Contributions from Nctm Offices Around the World
Shipping & Transport Bulletin December-January 2019
The outline agreement between the EU and the UK setting the terms of the UK’s withdrawal from the EU is not the end of the road. The withdrawal agreement has to be ratified by the European Council and Parliament and by the UK Parliament. A no-deal is still possible which would mean the UK and the EU trading on WTO terms which is how the EU trades with most other countries. The outline withdrawal agreement foresees that the UK will remain in the customs union for a period to be determined. Customs unions don’t necessarily guarantee frictionless trade as can be seen in trade between Turkey and the EU. So, the details will determine what checks may or may not be necessary. We still might see those queues at Dover and Calais.
UK Parliament paper on Brexit and Transport
On 8 November, the UK House of Common library published a comprehensive analysis of the questions to be answered for transport after Brexit including examining a no-deal situation. The paper looks in detail at Aviation, Rail, Road and Vehicles, Ports and Maritime. The most prominent complaint by the transport industry is uncertainty. For the aviation industry, like in other service sectors like banking and finance, the EU has made it clear that a paper switch in residence from the UK to the EU will not satisfy EU residency requirements. A no-deal for aviation could chaos as individual routes and permissions would be needed. For Ports the main concern in a no-deal situation will be the changes to customs, border and immigration processes and the delays and knock on effects that this will create.
For the Maritime sector the UK Department of Transport published two documents in September dealing with maritime security and seafarer certificates of competency in case of a no-deal.
The House of Commons paper is a very useful check list of all the regulatory issues that will have to be addressed in attempts to keep the status quo between the UK and the EU.
Spitzenkandidaten or who will run the next Commission
The term of the European Commission ends on 31 October 2019. By that time a new team will need to be in place. Each Member State has the right to nominate a Commissioner meaning that the next Commission will have 27 Members. The key job is that of the President. The President is nominated by the Council and must be approved by the Parliament. There are no clear rules as to how this should be done. This is where the Spitzenkandidaten comes in. The main blocks in the European Parliament, the right, the left, the greens, the liberals will all nominate a single person to be their candidate to become the Commission President. The candidate of whichever block wins the most seats in the European Parliament elections in May 2019 will be the Parliament’s nominee for the Presidency. However, the Council has not committed itself to nominating the candidate that emerges from the European Parliament elections. The Council did so last time when Jean Claude Juncker was the spitzenkandidaten for the right. Does once make a tradition? We will have to wait and see.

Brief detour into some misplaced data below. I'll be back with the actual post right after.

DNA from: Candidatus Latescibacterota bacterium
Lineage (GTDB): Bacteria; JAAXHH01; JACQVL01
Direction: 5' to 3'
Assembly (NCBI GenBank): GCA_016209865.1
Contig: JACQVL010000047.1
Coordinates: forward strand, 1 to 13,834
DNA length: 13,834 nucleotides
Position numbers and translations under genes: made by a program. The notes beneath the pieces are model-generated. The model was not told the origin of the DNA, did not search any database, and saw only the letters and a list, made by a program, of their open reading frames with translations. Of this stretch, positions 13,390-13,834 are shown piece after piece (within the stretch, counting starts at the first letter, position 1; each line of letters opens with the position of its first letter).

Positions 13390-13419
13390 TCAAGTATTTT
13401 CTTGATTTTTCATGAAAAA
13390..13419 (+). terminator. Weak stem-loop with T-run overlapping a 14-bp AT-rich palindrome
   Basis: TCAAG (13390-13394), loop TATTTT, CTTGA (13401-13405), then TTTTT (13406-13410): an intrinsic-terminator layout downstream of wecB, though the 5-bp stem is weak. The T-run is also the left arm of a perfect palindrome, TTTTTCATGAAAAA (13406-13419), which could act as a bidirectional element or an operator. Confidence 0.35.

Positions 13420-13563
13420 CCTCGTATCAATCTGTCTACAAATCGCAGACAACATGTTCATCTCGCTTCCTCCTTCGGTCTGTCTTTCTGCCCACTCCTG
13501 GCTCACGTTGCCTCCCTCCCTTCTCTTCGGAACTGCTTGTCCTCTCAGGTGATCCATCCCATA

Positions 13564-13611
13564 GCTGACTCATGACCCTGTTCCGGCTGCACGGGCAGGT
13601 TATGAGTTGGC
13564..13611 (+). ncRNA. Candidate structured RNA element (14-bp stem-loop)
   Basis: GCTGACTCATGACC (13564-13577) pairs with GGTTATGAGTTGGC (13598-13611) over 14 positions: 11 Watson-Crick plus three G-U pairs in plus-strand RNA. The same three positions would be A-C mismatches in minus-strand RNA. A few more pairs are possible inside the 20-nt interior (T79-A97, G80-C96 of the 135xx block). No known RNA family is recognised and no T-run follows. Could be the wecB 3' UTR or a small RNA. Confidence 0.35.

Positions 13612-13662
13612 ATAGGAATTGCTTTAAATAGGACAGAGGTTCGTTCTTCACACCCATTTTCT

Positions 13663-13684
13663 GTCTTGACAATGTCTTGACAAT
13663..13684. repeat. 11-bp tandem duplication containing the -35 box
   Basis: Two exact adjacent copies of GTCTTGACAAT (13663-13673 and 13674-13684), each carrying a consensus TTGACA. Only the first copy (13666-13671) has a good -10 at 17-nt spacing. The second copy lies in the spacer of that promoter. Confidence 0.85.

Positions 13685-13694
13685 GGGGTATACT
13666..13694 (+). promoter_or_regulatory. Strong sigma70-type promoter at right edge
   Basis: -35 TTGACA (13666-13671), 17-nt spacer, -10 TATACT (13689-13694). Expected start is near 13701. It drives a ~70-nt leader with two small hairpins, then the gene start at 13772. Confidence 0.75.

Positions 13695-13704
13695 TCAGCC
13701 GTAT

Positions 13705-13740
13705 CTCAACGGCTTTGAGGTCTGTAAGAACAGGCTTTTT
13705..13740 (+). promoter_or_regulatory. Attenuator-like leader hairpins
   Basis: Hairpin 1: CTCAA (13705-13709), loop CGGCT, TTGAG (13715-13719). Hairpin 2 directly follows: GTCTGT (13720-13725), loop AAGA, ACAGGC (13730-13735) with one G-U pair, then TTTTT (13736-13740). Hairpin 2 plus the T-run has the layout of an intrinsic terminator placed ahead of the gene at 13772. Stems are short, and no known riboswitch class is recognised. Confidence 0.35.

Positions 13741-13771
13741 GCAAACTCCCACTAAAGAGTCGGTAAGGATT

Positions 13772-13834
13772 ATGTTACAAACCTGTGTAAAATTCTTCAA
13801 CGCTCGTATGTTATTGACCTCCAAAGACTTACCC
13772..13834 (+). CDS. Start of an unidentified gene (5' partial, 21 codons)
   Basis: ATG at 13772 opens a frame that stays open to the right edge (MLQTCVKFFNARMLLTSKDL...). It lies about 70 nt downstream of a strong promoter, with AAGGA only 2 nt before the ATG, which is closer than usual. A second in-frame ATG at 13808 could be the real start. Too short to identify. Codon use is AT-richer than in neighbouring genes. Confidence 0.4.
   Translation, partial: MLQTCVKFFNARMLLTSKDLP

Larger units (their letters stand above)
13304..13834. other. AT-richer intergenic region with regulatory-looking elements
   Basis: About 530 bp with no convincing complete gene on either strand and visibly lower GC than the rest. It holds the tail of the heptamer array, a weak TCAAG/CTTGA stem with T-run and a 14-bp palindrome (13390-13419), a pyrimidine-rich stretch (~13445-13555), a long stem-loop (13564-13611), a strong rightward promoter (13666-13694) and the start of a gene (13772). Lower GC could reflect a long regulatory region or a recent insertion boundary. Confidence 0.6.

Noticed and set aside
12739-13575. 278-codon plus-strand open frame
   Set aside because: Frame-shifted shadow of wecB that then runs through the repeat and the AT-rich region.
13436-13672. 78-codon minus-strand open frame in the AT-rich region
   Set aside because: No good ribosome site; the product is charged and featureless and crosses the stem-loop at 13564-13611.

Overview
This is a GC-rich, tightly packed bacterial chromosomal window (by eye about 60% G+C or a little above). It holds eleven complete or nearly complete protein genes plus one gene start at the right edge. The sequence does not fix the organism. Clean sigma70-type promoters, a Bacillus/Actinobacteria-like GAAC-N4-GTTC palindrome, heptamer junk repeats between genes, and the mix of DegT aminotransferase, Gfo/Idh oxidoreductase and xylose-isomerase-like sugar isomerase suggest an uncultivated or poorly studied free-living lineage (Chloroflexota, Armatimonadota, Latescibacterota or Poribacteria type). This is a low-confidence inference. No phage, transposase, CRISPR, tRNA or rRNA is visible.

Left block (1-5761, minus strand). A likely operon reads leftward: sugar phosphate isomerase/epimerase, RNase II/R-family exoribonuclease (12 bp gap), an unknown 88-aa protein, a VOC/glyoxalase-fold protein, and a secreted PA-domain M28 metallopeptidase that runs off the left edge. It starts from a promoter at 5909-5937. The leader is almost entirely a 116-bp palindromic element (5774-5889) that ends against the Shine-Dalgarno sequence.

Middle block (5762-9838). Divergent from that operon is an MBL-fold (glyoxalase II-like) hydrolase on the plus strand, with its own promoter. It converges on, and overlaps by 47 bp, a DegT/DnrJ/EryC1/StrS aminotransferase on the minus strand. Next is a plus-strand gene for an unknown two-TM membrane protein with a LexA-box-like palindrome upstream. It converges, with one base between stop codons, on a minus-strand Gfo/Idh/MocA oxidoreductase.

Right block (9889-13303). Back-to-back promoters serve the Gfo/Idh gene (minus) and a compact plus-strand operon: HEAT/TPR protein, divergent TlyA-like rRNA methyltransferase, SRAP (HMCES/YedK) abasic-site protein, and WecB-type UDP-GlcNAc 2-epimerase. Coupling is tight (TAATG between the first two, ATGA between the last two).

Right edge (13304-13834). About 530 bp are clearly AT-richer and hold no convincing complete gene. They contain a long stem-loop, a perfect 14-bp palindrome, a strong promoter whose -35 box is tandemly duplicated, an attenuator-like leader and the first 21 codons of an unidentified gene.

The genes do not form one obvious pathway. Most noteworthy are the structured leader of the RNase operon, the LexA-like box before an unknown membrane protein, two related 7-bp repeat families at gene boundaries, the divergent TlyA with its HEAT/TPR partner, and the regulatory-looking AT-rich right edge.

European Commission-Iran workshop on Maritime Transport
A technical workshop took place between the Iranian Ports & Maritime Organization (PMO) and the European Commission on 12-13 November 2018. The workshop addressed environment protection and the IMO carbon dioxide emission reduction initiatives, efficiency of ports, safety and cooperation on safety and the need for greater investment. The workshop did not address the overarching problem facing EU-Iran relations which is the re-imposition of sanctions on Iran by the US. The US sanctions regime is extraterritorial meaning that any enterprise which does business with Iran is liable to sanction in the US if it does any business, including financial and dollar-based business, in the US or via US enterprises. These workshops are important and serve a long-term purpose but the reality is that EU-Iran trade and investment is currently severely handicapped.
UK Fishery producer organizations
In October the Commission sent a reasoned opinion to the UK on the recognition of fishery producer organizations. A reasoned opinion is considered the most serious step in a procedure which can lead to a Member State being condemned in the EU Court of Justice and ultimately fined by the EU. The Commission considers that the way that the UK has allowed producer organizations to evolve in the UK does not respect the objectives of the Common Fisheries Policy. Basically, the Commission considers that the organizations in the UK cannot carry out their function as rules enforcers and bargaining agents. This is a small detail in the bigger issue of Brexit and Fisheries. The UK wants exclusive rights to its own waters post Brexit. The EU wants continued access. There is no clear idea of what the outcome might be.
This article is for information purposes only and is not intended as a professional opinion. For further information, please contact Bernard O’Connor.